If you are a Christian, come out of Babylon. If you intend to be found a Christian when Christ appears, come out of Babylon, and come out now...2

Although William Miller and his associates initially captured the attention of some Christians in the early 1840s, by 1843 the movement had begun to crumble. As Bible scholars exposed the errors in Miller's proofs, the tide began to turn against him and his fanatical teachings. Millerite follower Joseph Bates lamented:

Presidents and Professors of theological seminaries, learned and unlearned, ministers and laymen, religious and political newspapers, and prejudiced individuals, labored hard, by fair means and foul, to disprove what they called Miller's doctrine.3

These groups were so successful in exposing the flaws in Miller's teachings that the movement began losing momentum. Millerite efforts to recruit new adherents to the time-setting doctrine were thus stymied and Miller and his associates reacted angrily. They denounced the Christian churches as "fallen Babylon," falsely accused them of not desiring Christ to return, and withdrew themselves from the Christian churches and began meeting in homes and rented halls. Bitter animosity blossomed between the two groups with each side deserving part of the blame for the ensuing hostility.

As the projected date for Christ's return approached, many Millerites sold their farms and businesses and poured their life's savings into the Millerite mission to spread the message of Christ's soon return. By October 22, 1844, the movement had managed to garner close to fifty thousand followers, almost entirely in the northeastern United States. As with all fanatical movements, this movement appears to have held a special attraction for the uneducated, the young, and those prone to follow after the latest religious excitement.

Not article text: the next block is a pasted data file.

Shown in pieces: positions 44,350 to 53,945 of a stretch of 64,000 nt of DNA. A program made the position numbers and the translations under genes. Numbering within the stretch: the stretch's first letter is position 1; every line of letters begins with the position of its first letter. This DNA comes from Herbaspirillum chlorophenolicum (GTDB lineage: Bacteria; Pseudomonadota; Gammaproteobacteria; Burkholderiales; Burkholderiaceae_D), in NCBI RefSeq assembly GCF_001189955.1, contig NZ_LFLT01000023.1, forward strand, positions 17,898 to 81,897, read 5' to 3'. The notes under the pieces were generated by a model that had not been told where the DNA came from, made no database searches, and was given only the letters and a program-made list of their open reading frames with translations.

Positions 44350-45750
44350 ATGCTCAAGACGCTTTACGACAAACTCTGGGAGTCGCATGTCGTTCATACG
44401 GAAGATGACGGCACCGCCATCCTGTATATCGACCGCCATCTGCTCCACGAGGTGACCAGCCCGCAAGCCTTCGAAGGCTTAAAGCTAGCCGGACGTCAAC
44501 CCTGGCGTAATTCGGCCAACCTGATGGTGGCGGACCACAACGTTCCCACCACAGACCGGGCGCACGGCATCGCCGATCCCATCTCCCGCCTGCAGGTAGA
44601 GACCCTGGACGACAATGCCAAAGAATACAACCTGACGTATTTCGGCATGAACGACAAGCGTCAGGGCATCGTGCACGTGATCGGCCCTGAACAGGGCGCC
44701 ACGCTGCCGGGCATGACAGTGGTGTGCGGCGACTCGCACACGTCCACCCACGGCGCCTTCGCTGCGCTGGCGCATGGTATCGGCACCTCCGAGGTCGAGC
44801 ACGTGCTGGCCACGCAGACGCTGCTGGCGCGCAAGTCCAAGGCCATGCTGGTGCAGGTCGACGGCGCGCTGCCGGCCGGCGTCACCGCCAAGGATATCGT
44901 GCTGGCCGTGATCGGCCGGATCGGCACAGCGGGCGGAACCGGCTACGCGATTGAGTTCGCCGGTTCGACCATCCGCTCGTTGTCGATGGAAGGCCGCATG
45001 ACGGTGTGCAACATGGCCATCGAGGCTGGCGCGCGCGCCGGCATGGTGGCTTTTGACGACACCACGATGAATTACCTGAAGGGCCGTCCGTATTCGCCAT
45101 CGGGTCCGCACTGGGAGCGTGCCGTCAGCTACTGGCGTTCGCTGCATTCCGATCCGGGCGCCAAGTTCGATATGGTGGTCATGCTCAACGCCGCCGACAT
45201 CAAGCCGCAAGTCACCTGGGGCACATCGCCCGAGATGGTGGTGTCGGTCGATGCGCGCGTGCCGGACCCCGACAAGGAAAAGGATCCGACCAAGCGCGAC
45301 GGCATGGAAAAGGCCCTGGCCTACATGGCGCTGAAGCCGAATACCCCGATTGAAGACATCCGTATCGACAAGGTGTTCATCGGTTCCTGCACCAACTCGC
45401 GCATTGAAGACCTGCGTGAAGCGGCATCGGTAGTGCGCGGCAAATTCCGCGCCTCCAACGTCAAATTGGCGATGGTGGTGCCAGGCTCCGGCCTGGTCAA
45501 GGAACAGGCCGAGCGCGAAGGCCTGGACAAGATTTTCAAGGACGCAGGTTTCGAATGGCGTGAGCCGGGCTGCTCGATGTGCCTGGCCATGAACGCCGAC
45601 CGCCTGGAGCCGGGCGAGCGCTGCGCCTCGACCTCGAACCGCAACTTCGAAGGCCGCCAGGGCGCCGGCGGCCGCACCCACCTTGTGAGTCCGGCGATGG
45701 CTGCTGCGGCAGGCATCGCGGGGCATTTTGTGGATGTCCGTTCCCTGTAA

When October 22, 1844, came and went without the return of Christ, Miller's followers were severely disappointed. Many suffered financial loss and ruin. Many had sold their means of making a livelihood or spent their life's savings to spread the message. Now they were poor, destitute, and miserable. There were some who were so devastated that they committed suicide. The movement disintegrated and Miller finally admitted he was in error. Some of his followers gave up faith in Christ altogether. Some ended up in mental institutions. Others gradually began returning to their former churches in shame and humiliation. However, there was a small group that refused to return to their former churches for various reasons. Some were not ready to swallow their pride and return to churches they had so recently condemned as being synagogues of Satan. Some did not desire to face the censure and reprimands of their former brethren. The former Millerites who did not give up the faith, and who did not return to their former churches, began forming their own churches which eventually became known as the Adventist churches.